Golf Carts on Horse Farms

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Credit: Thinkstock

Credit: Thinkstock

Most horse owners use some type of labor-saving equipment or machinery to make management tasks easier. These labor-savors may range from a 4-wheeler to pull a hay cart or a small manure spreader to a small tractor for powering a larger manure spreader or front-end loader, to a larger tractor to handle big round bales.

Golf carts are versatile conveyances and are used on many horse farms for all kinds of things, including exercising horses. “They are also useful for transporting and delivering, and certainly handy as a way to get from point A to point B,” says Bob Coleman, State Extension Specialist at the University of Kentucky.

“If you have a second barn and all the feed storage and other items are at the main barn, the golf cart is a way to easily go back and forth. It’s an efficiency issue; a person could walk that distance, but if you have to walk it 4 or 5 times a day and you’re in a hurry, the golf cart is very handy. On most horse farms that I visit, of any shape or size, the thing that people are most short on is time. If they have to travel around the farm or barnyard, or have to carry something here and there, the golf cart makes it quicker and easier,” says Coleman.

“If you have horses that are quiet and easy to handle and you have to move them from one place to another, one or two people on a golf cart can lead them. I have been on some farms where I’ve seen one person driving and one leading and they have two horses behind them for exercise. They can go a set speed to exercise young horses, and the advantage over longeing, mechanical walkers or round pen work is that they can be out on a larger track, going in straight lines which is easier on leg joints than going in circles, and they don’t have to saddle up a pony horse. The golf cart doesn’t get as tired as a pony horse if you have multiple youngsters to exercise!”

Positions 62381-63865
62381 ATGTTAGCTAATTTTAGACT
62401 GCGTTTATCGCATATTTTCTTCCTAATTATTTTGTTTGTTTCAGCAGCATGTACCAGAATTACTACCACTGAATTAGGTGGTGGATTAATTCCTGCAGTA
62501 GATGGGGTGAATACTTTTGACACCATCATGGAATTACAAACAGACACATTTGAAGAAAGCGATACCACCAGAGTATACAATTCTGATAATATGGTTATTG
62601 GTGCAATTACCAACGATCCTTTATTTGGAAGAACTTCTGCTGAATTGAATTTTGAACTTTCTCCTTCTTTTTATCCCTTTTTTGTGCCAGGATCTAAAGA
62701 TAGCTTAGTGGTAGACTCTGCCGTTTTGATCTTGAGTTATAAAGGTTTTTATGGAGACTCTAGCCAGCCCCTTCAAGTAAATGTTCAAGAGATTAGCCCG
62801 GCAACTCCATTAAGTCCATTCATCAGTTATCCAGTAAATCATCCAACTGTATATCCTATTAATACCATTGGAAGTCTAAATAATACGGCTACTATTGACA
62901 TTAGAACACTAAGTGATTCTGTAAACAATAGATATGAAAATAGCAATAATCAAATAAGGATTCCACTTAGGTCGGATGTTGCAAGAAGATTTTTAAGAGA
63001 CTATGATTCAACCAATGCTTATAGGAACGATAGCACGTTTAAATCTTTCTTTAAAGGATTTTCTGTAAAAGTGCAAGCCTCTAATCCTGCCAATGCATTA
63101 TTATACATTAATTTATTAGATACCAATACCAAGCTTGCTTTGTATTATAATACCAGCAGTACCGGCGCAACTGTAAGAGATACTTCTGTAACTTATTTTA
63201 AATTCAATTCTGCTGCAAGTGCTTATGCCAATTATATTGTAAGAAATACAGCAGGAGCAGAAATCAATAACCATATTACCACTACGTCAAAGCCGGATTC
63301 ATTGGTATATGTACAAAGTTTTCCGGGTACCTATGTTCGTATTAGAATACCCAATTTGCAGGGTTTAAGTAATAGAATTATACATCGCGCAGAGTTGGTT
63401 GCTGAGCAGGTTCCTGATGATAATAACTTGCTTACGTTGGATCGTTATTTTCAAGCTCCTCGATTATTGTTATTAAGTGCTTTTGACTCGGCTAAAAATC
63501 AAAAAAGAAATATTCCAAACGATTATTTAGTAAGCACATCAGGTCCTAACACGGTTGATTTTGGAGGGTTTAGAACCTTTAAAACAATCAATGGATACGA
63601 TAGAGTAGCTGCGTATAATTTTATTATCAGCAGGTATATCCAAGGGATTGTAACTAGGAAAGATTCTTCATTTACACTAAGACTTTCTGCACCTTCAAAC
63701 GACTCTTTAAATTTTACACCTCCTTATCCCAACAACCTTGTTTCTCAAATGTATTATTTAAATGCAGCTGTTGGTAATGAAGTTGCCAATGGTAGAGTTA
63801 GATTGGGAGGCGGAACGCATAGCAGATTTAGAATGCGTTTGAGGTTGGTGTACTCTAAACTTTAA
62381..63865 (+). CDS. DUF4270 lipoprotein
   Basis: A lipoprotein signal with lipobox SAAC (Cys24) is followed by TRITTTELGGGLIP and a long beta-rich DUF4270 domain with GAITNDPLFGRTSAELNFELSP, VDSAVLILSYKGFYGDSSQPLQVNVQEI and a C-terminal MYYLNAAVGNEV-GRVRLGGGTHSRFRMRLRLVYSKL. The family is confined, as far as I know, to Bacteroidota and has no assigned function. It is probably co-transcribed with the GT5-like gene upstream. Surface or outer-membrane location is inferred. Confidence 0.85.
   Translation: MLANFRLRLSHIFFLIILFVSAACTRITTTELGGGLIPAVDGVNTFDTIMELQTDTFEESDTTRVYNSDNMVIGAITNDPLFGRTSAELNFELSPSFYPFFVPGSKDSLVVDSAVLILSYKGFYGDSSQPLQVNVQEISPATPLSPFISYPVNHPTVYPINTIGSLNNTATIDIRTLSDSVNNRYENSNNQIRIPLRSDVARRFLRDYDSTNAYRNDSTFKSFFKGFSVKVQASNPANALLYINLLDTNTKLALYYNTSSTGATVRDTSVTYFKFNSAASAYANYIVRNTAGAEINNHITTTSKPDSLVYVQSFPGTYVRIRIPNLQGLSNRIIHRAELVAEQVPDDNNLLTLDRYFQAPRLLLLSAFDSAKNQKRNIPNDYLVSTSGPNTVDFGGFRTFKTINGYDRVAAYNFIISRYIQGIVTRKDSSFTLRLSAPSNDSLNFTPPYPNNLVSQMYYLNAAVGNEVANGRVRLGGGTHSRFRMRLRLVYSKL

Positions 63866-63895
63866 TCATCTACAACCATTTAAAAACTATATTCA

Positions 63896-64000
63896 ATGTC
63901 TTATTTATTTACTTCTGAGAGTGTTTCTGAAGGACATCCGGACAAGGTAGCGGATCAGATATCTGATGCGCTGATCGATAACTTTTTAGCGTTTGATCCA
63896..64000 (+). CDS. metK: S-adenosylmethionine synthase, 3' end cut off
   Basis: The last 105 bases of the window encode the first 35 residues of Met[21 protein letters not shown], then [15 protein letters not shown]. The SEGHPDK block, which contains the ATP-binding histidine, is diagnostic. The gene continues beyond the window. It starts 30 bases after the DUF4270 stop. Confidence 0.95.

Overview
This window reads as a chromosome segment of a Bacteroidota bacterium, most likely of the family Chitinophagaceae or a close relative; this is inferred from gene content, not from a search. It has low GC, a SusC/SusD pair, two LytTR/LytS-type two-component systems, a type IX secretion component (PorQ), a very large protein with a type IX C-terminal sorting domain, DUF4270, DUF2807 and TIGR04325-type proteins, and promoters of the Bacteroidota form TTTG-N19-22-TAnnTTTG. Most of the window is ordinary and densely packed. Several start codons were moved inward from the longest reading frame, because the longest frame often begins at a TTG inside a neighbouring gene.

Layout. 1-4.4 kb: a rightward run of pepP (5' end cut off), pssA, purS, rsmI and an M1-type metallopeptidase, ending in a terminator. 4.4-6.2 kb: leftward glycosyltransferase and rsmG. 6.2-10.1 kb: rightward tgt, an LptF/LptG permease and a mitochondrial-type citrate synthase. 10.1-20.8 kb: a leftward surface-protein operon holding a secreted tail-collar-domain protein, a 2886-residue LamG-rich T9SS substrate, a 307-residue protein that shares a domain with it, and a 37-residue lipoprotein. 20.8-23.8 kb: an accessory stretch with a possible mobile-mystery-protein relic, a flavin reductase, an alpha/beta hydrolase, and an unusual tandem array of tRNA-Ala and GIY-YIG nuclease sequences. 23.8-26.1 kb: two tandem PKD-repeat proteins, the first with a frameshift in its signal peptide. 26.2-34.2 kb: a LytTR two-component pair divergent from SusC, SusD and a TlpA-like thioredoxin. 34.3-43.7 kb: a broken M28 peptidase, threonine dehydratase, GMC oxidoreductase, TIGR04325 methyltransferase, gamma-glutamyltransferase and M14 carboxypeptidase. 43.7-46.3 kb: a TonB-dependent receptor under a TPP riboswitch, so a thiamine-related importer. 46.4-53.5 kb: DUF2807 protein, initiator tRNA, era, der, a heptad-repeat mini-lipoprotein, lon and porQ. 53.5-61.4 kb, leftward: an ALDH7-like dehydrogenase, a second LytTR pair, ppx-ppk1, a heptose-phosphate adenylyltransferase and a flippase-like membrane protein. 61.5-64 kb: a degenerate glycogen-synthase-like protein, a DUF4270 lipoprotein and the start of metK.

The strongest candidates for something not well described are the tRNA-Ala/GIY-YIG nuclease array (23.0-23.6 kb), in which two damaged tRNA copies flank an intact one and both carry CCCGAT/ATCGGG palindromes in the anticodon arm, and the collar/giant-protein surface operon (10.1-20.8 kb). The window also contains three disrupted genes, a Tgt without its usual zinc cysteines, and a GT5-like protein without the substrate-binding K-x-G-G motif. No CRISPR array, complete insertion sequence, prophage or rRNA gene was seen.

He watched one gentleman exercise a group of yearlings, one at a time, doing a lot of traveling in straight lines on nice ground. “This is ideal for a young horse, traveling straight, and it is good exercise and good training. The horses enjoy it and can get pretty frisky when they are fit. At one place, when I took my students out there, some people at the farm were wrapping legs and preparing the horses to go for exercise. The students were very interested in what they were doing, and then they led the horses out of the barn and put a handler in the back of the cart and a driver, and off they went, leading the horse. The students were fascinated by what they saw,” says Coleman.

This works, but the horses have to learn their limitations and the place where they are supposed to be, following quietly behind the cart. “It’s all about the horse learning patience and respecting boundaries, so this is training as well as exercise for these young horses,” he says. It works best and is safest if you have someone to help you—to hold onto the horses. The horses also must be conditioned/trained to this kind of activity, and comfortable with being led from the golf cart.

There are several advantages to having a handy way to get around the farm, especially if a person is not as fit and sound as he/she once was; the golf cart can be a great tool. “Just going from the house to the barn, or taking a tour to check on the mares and foals, etc. can be hard for some people, and this gives the mobility.” It enables a person to keep doing the daily chores and to check on the horses as often as they should be checked.

“If a person has all the help in the world on an extensive farm, they can do it certain ways, but if it’s a minimal operation (which many horse places are), you don’t have a lot of help. You do it all yourself or it doesn’t get done, so you have to be as efficient as possible. Thus the golf cart can have an important place. Safety is still a priority; you should not tie the horse to the golf cart. But mechanization has many benefits,” Coleman says.